“By exaggerating or minimizing his subjects’ surroundings, [Arnold Newman] crafted impressionistic gems… that suggested his sitters’ personalities,” wrote TIME magazine. He did, and the above photo, not notable in itself, is a product of such a mind.
Armanents manufacturer Alfred Krupp who alledgedly used slave labour to make weapons for the Nazis, contacted the famous Newman for a portrait in 1963. Upon finding out that Newman was a Jew, Krupp refused to let him make the photograph. Newman insisted to have Krupp look at his portfolio before making a final decision and after seeing Newman’s portfolio Krupp accepted. So on July 6, 1963, the industrialist and the auteur went into a delict factory in Essen which belonged to Krupp, where Newman decided to make Krupp look as evil as possible under the eerie demonic lighting of the factory.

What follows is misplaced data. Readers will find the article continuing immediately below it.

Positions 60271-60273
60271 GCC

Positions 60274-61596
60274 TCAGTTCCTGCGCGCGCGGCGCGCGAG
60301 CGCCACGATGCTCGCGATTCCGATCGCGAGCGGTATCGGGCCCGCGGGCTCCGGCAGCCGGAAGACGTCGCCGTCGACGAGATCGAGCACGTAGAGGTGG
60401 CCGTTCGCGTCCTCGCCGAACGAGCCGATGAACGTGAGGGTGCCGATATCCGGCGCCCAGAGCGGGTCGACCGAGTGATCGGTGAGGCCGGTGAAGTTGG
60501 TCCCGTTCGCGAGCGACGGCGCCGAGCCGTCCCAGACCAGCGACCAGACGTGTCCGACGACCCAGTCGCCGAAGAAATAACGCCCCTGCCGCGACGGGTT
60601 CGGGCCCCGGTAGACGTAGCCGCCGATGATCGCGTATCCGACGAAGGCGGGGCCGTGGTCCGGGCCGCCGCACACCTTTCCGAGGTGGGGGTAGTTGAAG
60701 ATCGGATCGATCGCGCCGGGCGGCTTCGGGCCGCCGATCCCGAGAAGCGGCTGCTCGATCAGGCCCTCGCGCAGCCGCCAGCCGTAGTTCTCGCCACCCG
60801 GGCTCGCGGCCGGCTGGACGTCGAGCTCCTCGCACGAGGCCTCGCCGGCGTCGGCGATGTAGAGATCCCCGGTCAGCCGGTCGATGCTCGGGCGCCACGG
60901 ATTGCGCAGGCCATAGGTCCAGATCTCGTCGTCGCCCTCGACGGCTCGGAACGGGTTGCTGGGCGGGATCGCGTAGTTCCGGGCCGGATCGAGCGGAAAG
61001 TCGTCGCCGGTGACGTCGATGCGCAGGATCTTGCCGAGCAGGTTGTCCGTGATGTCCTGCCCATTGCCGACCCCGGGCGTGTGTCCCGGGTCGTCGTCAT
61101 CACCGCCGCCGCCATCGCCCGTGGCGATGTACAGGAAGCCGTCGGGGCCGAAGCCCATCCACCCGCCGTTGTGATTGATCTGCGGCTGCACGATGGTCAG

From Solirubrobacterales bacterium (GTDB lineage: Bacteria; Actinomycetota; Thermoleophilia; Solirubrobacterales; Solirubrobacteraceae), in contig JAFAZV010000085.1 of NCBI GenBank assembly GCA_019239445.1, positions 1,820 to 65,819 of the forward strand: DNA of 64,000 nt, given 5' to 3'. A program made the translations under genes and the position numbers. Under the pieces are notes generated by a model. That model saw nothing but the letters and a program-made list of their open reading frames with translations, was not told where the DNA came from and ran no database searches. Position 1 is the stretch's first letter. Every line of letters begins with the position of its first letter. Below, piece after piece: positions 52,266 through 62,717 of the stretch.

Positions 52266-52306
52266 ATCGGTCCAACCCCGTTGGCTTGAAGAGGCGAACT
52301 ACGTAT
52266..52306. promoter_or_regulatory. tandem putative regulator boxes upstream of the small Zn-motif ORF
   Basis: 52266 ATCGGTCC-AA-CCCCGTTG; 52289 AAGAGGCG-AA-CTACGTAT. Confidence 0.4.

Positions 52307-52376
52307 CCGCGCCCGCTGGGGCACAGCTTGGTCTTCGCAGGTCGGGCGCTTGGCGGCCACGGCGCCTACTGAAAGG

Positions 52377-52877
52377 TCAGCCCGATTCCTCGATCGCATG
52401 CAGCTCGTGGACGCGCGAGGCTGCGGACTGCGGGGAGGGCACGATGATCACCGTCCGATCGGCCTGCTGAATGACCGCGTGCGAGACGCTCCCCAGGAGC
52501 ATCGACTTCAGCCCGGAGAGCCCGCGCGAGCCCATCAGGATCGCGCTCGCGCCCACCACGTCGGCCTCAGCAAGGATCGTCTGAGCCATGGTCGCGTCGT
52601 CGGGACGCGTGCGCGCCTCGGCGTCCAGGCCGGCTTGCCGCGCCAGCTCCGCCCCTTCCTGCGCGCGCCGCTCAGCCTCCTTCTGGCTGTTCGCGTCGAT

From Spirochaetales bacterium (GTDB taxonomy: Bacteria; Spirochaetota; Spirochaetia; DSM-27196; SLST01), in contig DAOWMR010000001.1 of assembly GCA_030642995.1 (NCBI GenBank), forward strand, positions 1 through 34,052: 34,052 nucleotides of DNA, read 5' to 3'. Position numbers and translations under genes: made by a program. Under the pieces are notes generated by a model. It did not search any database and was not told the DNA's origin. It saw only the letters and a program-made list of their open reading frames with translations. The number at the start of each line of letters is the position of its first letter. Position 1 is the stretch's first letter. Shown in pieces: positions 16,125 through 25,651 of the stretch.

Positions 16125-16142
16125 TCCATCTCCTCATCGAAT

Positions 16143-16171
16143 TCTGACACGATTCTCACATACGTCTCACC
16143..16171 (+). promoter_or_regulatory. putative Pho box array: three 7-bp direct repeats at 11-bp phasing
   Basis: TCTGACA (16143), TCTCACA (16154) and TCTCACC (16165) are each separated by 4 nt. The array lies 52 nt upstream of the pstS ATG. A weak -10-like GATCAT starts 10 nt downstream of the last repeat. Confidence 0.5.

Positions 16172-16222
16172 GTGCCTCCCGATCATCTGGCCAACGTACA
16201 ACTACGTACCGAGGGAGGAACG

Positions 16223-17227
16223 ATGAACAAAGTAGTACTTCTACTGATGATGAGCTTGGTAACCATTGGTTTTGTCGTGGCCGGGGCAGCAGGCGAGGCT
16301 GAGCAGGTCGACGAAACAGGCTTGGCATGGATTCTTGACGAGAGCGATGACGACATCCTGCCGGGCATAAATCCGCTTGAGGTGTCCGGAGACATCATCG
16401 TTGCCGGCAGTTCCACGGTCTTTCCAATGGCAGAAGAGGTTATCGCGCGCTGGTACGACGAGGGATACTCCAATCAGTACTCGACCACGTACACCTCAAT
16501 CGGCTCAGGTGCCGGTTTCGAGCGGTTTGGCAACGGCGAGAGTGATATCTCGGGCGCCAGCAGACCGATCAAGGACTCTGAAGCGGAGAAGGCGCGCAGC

When Krupp first saw the portrait he was livid. Newman was more tongue-in-cheek: “As a Jew, it’s my own little moment of revenge.”